A BRITISH children’s author who named a mole Mohammed to promote multiculturalism has renamed it Morgan for fear of offending Muslims.
Kes Gray, a former advertising executive, first decided on his gesture of cross-cultural solidarity after meeting Muslims in Egypt.
The character, Mohammed the Mole, appeared in Who’s Poorly Too, an illustrated children’s book, which also included Dipak Dalmatian and Pedro Penguin, in an effort to be “inclusive”.
This weekend Gray said he had decided to postpone a reprint and rename the character Morgan the Mole even though there had been no complaints.
“I had no idea at all of the sensitivities of the name Mohammed until seeing this case in Sudan,” said Gray. “As soon as I saw the news I thought, oh gosh, I’ve got a mole called Mohammed this is not good.
“I feel incredibly sorry for that teacher,” added Gray. “Luckily for me, I’m in a position where I can avoid this.” The book has sold 40,000 copies in Britain and abroad since 1999.
And Exhibit Two:
Shepherds dressed in old sheets, Christmas carols and the competition to see who will play Mary and Joseph… nativity plays have been a feature of British primary-school life for generations.
But a survey has revealed that headteachers are watering down or ditching the centuries-old Christmas story in favour of secular tales to avoid upsetting pupils of other faiths.
Of course, since they (or at least, the majority of them) are only white British Christians, their cultural sensitivities can safely be ridden over, roughshod.
Only one in five schools are planning to perform a traditional nativity play this year. They are now outnumbered by schools that say they will be either putting on a non-religious play, such as Scrooge or Snow White, or giving no performance at all.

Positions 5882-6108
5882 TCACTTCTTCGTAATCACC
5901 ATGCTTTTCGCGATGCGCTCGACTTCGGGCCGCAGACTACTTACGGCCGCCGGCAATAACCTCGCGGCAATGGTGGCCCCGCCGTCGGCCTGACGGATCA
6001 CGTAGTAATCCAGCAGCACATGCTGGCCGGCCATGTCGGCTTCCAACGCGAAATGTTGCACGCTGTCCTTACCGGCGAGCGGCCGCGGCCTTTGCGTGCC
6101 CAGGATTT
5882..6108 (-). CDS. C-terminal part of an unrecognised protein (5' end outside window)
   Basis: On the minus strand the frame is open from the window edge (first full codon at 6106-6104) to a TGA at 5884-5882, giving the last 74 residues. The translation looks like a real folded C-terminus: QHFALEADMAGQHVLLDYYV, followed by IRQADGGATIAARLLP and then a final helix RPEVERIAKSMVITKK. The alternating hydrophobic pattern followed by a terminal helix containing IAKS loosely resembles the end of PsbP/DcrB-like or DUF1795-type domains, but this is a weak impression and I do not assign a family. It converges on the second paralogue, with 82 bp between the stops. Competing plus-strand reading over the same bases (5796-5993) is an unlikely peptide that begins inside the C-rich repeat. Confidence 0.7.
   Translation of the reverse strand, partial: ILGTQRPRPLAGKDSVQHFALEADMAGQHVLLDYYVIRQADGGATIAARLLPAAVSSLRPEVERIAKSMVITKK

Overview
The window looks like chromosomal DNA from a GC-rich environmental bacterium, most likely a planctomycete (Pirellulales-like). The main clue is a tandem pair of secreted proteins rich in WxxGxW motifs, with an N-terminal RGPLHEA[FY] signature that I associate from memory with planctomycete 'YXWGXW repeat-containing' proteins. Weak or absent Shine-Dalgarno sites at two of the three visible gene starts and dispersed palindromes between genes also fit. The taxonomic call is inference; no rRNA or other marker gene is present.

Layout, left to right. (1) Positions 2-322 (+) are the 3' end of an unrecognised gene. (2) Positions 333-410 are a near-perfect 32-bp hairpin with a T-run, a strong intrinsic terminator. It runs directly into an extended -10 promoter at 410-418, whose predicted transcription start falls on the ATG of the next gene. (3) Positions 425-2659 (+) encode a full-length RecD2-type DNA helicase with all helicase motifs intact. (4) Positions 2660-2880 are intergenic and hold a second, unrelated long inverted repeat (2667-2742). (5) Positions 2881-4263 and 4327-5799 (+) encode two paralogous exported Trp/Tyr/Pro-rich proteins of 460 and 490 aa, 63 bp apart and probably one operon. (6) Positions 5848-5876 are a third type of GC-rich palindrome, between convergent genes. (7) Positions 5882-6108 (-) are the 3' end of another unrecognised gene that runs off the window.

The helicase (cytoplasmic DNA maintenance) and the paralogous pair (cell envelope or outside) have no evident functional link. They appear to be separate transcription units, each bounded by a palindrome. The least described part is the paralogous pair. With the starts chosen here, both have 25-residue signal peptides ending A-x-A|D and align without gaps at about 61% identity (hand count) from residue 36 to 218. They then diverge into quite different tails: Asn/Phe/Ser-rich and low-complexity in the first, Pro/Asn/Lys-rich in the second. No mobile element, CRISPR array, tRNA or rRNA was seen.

Almost half the schools said they planned to put on modern reinterpretations of the Christmas story, with extra characters, new songs and modern themes, such as The Bossy King, Whoops-a-Daisy Angel or The Hoity-Toity Angel.
The findings will add to fears that Christian teachings are being abandoned by schools, despite the wishes of parents. Recent surveys show an overwhelming majority of families would like the nativity play, telling the story of Christ's birth, to live on in schools.
One point common to both these cases (and to the various pig ban cases as well) is that no Muslim, or virtually no Muslims, have actually complained. Certainly, I've never heard tell of a Muslim objecting to a nativity play, and Kes Gray himself acknowledged that, for 40,000 books sold, no one had complained about his fictional mole's name. But that doesn't stop either Gray, or the legions of do-gooder headteachers, from behaving in this utterly craven manner. They have become so well-indoctrinated into "cultural sensitivity" that they are now more sensitive to perceived "Islamophobic" slights than all but the maddest of mad Muslims. Were it not so utterly contemptible, one might actually be rather impressed with the capacity of multiculturalism to so completely brainwash its adherents.
Islam is a threat to Britain, and to her cultural identity. If present demographic trends continue, then it will, before long, become an enormous, potentially overwhelming, threat. But, as Klein Verzet wrote last month, for the time being, the threat posed by Islam, significant as it is, is as nothing against the threat posed by the little Vichyists of the politically-correct, pro-multiculturalist, liberal-left.